Taking photos of the same scene is a great way to understand how different cameras and films work. Here is a photographic journey of a few trees on Hampstead Heath.
Since I moved to London, I have always lived within walking distance of Hampstead Heath. The Heath is a large hilly park in the north of the city. It’s a wonderful place to go walking, fly a kite or take photos.
I’ve been taking walks on the Heath for years and recently I realised I’m builting up a small collection of photos taken in the same spot with different camera.
This was taken with a Bronica ETRS (medium format) using a Fuji Superia 400:
I was impressed by the vivid colour the film gave me. No cross processing was required — just straight up C-41.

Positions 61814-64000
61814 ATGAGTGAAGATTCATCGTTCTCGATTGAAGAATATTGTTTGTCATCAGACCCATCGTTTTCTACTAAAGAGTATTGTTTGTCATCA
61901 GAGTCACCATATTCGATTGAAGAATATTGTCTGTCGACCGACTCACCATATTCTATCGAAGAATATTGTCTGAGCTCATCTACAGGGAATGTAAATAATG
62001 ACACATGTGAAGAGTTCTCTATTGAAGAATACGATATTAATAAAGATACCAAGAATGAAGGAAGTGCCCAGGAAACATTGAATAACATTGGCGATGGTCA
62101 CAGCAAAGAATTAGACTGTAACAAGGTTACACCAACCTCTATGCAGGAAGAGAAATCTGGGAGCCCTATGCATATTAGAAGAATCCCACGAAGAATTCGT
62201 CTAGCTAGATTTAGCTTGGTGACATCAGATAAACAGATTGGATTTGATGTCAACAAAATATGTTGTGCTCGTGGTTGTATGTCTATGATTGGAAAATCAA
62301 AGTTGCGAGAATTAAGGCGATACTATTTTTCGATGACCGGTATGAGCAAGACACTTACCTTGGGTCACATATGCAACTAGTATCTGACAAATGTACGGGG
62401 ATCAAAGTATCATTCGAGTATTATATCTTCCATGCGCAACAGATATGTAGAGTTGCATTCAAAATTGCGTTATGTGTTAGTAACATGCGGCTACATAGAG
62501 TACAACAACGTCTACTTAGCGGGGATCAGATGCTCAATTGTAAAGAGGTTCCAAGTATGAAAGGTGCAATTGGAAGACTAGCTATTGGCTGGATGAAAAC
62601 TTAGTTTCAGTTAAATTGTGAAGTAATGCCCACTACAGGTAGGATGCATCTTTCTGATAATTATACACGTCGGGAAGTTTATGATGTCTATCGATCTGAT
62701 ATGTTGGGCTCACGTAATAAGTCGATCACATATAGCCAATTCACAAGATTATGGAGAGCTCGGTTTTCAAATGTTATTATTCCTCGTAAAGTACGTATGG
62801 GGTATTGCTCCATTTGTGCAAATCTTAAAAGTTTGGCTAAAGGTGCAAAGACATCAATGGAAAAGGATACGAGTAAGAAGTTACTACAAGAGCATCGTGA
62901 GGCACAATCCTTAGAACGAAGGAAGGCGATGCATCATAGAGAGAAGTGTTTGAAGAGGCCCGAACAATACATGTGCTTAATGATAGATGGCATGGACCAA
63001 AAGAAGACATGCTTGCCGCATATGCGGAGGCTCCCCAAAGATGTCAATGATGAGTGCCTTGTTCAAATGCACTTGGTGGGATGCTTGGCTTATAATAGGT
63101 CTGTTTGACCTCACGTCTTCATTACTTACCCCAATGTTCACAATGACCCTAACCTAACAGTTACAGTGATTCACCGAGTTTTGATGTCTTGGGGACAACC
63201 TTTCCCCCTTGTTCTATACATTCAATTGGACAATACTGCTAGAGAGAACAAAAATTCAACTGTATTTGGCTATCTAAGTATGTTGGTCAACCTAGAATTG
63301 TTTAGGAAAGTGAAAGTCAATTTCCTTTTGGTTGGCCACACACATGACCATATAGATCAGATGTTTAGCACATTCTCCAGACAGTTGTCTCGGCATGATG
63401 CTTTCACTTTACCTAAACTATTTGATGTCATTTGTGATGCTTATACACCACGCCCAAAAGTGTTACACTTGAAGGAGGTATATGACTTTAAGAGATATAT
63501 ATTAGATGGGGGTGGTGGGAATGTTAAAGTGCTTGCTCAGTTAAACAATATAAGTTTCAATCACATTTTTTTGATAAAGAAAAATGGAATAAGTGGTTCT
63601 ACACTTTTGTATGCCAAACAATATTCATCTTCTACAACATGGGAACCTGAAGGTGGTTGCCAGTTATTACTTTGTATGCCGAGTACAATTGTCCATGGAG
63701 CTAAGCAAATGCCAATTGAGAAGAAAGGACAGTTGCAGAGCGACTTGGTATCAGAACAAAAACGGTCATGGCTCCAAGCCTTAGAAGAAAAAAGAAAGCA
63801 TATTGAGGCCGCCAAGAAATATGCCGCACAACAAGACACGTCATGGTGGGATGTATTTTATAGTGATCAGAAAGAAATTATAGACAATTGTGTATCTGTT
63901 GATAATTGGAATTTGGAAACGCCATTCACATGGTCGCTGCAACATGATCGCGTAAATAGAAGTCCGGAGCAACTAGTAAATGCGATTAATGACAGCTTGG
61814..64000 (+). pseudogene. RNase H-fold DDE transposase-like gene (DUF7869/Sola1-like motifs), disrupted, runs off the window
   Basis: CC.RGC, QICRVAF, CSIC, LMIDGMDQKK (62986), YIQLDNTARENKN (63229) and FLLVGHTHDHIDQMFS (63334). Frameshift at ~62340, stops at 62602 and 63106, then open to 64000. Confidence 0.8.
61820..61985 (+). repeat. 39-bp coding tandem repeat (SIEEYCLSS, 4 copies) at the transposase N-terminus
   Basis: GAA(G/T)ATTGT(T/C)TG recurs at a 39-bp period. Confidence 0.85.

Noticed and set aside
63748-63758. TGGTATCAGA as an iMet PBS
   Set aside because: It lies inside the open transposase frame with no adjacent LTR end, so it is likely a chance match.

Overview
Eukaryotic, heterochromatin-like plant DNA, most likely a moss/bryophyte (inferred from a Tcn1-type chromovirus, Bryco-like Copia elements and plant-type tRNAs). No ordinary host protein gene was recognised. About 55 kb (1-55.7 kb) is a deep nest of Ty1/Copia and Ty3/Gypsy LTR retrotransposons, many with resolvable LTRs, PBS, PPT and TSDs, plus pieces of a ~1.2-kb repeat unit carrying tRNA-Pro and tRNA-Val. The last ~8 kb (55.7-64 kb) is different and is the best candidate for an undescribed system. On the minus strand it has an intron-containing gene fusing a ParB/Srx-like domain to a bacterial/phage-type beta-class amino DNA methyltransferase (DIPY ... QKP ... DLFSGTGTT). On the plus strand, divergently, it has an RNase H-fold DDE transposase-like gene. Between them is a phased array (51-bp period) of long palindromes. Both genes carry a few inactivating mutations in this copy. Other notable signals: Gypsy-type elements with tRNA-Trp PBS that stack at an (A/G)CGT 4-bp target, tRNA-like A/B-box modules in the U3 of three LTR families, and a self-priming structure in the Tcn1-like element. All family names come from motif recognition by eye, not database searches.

Here is the same scene taken with the same camera, but shot using Lomography B&W 100 Film
It’s very contrasty, but I liked the photo so much I took it to the dark room and made a print of it.
The print is a lot less contrasty and, in my opinion, a lot nicer to look at.
It snowed up on the Heath back in February 2012. So I got up early that morning and headed up there with my Pentax ME Super loaded with Agfa APX 100.
I also shot the scene from the other side of the tree:
My favourite photo of that trip wasn’t of this scene but was of two lovers walking through the woods holding hands. Here is the scanned negative and print of that photo:
My favourite tree in Hampstead Heath is this one:
It stands along in a field not far from where the other photos were taken. The photo above was taken with a Bronica ETRS, a great camera that I’ve had a huge amount of fun using.
This one too was taken with the Bronica, but on a different trip.
…and finally, I’ll leave you with a proper lomo shot. Taken with my Pentax ME Super with cross processed Kodak slide film and scanned at home:
Now, I’m off to take some more photos of those trees.